I just lately started driving a automobile that had historically used premium fuel (93 octane). According to the maker, although, it requires solely 91 octane. The factor is, within the US, you should buy solely 87, 89, or 93 octane. Where I stay, fuel costs soar 30 cents per gallon soar from one grade to the subsequent, so premium prices 60 cents greater than common. So why not attempt to avoid wasting cash?
It’s simple sufficient to attend till the fuel gauge exhibits that the tank is half full after which fill it with 89 octane, and there you could have 91 octane. But it will get difficult to know what to do subsequent—half a tank of 91 octane plus half a tank of 93 finally ends up being 92, and the place do you go from there? You could make persevering with calculations, however they get more and more messy. This is the place Python got here into the image.
I wished to provide you with a easy scheme by which I may fill the tank at some stage with 93 octane, then on the similar or another stage with 89 octane, with the first objective to by no means get beneath 91 octane with the ultimate combination. What I wanted to do was create some recurring calculation that makes use of the earlier octane worth for the previous fill-up. I suppose there can be some polynomial equation that may clear up this, however in Python, this feels like a loop.
o = 93.zero
newgas = 93.zero # this represents the octane of the final fillup
i = 1
whereas i < 21: # 20 iterations (journeys to the pump)
if newgas == 89.zero: # if the final fillup was with 89 octane
# change to 93
newgas = 93.zero
o = newgas/2 + o/2 # fill when gauge is half of full
else: # if it wasn't 89 octane, change to that
newgas = 89.zero
o = newgas/2 + o/2 # fill when gauge says half of full
print str(i) + ': '+ str(o)
i += 1
As you possibly can see, I’m initializing the variable o (the present octane combination within the tank) and the variable newgas (what I final stuffed the tank with) on the similar worth of 93. The loop then will repeat 20 occasions, for 20 fill-ups, switching from 89 octane and 93 octane for each different journey to the station.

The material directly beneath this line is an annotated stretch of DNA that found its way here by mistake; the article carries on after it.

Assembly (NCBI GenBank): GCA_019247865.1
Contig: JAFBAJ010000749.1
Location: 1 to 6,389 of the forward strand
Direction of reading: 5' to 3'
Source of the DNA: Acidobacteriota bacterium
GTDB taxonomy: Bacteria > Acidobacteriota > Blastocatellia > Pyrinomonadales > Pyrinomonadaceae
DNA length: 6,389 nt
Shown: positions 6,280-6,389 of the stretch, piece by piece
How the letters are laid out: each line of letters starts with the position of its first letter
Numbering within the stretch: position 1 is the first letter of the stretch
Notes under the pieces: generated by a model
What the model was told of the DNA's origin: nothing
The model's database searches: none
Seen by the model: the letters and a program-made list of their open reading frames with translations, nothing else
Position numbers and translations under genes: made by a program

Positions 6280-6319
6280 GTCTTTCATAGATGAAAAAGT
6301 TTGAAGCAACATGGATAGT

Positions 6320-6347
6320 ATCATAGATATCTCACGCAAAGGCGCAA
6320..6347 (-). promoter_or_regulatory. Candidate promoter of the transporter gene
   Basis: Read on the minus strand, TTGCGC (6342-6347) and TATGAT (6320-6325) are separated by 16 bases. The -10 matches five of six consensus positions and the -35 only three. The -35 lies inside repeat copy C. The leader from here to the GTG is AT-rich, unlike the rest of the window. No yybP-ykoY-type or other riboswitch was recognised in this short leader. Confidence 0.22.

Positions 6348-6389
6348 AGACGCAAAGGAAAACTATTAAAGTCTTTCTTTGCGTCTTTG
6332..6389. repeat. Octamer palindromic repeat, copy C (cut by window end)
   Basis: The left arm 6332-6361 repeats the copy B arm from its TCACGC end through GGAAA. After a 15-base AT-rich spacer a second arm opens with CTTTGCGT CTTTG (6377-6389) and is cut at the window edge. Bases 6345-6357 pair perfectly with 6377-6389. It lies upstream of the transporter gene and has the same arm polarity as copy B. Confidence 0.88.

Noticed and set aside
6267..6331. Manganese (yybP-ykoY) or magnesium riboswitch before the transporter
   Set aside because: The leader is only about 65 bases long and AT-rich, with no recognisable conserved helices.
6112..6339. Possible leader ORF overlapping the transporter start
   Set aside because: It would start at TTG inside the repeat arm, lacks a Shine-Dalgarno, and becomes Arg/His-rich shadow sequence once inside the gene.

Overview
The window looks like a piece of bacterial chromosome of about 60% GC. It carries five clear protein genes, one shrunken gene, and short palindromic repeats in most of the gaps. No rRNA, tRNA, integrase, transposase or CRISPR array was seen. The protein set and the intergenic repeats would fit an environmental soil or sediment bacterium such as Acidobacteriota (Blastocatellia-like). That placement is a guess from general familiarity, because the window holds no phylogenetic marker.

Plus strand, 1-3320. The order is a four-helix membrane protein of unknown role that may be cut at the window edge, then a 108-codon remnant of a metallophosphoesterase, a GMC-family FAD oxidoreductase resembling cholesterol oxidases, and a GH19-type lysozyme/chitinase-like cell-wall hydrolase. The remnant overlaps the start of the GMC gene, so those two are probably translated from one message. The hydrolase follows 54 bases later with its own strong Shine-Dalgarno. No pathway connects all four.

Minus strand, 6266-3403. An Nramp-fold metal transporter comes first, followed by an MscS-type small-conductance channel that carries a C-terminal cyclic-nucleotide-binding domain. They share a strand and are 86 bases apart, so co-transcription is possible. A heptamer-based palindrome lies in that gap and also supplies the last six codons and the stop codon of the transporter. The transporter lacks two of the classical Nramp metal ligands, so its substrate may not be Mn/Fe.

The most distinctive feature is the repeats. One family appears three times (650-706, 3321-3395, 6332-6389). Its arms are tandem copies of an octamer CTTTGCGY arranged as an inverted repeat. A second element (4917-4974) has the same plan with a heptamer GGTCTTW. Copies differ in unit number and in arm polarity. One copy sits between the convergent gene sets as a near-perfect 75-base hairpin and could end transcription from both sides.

This exhibits is that I most likely want solely 10 or 15 loops to see stabilization. It additionally exhibits that quickly sufficient, I undershoot my 91 octane goal. It’s additionally fascinating to see this stabilization of the alternating combination values, and it seems this occurs with any scheme the place you select the identical quantities every time. In reality, it’s true even when the quantity of the fill-up is totally different for 89 and 93 octane.
So at this level, I started enjoying with fractions, reasoning that I’d most likely want a much bigger 93 octane fill-up than the 89 fill-up. I additionally didn’t need to make frequent journeys to the fuel station. What I ended up with (which appeared fairly good to me) was to attend till the tank was about 7⁄12 full and fill it with 89 octane, then wait till it was ¼ full and fill it with 93 octane.
Here is what the modifications within the loop appear to be:
if newgas == 89.zero:
newgas = 93.zero
o = three*newgas/four + o/four
newgas = 89.zero
o = 5*newgas/12 + 7*o/12
Here are the numbers, beginning with the tenth fill-up:
As you possibly can see, this retains the ultimate octane very barely above 91 on a regular basis. Of course, my fuel gauge isn’t marked in twelfths, however 7⁄12 is barely lower than 5⁄eight, and I can deal with that.
An various easy answer might need been run the tank to empty and fill with 93 octane, then subsequent time solely half-fill it for 89—and maybe this will likely be my default plan. Personally, I’m not a fan of working the tank all the best way down since this isn’t all the time handy. On the opposite hand, it may simply work on a protracted journey. And generally I purchase fuel due to a sudden drop in costs. So ultimately, this scheme is certainly one of a sequence of choices that I can contemplate.
The most essential factor for Python customers: Don’t code whereas driving!